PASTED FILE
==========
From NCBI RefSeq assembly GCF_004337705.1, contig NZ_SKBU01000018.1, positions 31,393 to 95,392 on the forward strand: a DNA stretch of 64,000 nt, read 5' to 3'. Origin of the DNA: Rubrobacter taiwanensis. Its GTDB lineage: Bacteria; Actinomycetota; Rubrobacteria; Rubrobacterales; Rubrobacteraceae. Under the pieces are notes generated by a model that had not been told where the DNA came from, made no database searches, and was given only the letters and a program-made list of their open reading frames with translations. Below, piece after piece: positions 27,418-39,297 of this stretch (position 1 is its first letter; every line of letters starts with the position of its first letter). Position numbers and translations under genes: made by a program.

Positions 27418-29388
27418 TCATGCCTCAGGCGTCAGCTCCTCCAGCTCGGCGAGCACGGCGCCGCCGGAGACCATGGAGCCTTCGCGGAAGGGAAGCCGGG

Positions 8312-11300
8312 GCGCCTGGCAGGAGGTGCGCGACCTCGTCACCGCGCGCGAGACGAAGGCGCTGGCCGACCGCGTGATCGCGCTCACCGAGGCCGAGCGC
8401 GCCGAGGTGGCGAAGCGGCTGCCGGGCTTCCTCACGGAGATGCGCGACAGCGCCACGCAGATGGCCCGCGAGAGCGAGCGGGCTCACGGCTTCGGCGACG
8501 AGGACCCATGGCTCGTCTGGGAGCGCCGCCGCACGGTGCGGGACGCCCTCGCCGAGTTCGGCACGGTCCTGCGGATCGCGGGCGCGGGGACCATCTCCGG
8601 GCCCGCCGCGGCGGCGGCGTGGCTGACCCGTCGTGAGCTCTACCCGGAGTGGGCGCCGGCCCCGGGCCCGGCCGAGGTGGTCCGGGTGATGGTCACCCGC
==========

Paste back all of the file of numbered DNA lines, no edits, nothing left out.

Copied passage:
From NCBI RefSeq assembly GCF_004337705.1, contig NZ_SKBU01000018.1, positions 31,393 to 95,392 on the forward strand: a DNA stretch of 64,000 nt, read 5' to 3'. Origin of the DNA: Rubrobacter taiwanensis. Its GTDB lineage: Bacteria; Actinomycetota; Rubrobacteria; Rubrobacterales; Rubrobacteraceae. Under the pieces are notes generated by a model that had not been told where the DNA came from, made no database searches, and was given only the letters and a program-made list of their open reading frames with translations. Below, piece after piece: positions 27,418-39,297 of this stretch (position 1 is its first letter; every line of letters starts with the position of its first letter). Position numbers and translations under genes: made by a program.

Positions 27418-29388
27418 TCATGCCTCAGGCGTCAGCTCCTCCAGCTCGGCGAGCACGGCGCCGCCGGAGACCATGGAGCCTTCGCGGAAGGGAAGCCGGG

Positions 8312-11300
8312 GCGCCTGGCAGGAGGTGCGCGACCTCGTCACCGCGCGCGAGACGAAGGCGCTGGCCGACCGCGTGATCGCGCTCACCGAGGCCGAGCGC
8401 GCCGAGGTGGCGAAGCGGCTGCCGGGCTTCCTCACGGAGATGCGCGACAGCGCCACGCAGATGGCCCGCGAGAGCGAGCGGGCTCACGGCTTCGGCGACG
8501 AGGACCCATGGCTCGTCTGGGAGCGCCGCCGCACGGTGCGGGACGCCCTCGCCGAGTTCGGCACGGTCCTGCGGATCGCGGGCGCGGGGACCATCTCCGG
8601 GCCCGCCGCGGCGGCGGCGTGGCTGACCCGTCGTGAGCTCTACCCGGAGTGGGCGCCGGCCCCGGGCCCGGCCGAGGTGGTCCGGGTGATGGTCACCCGC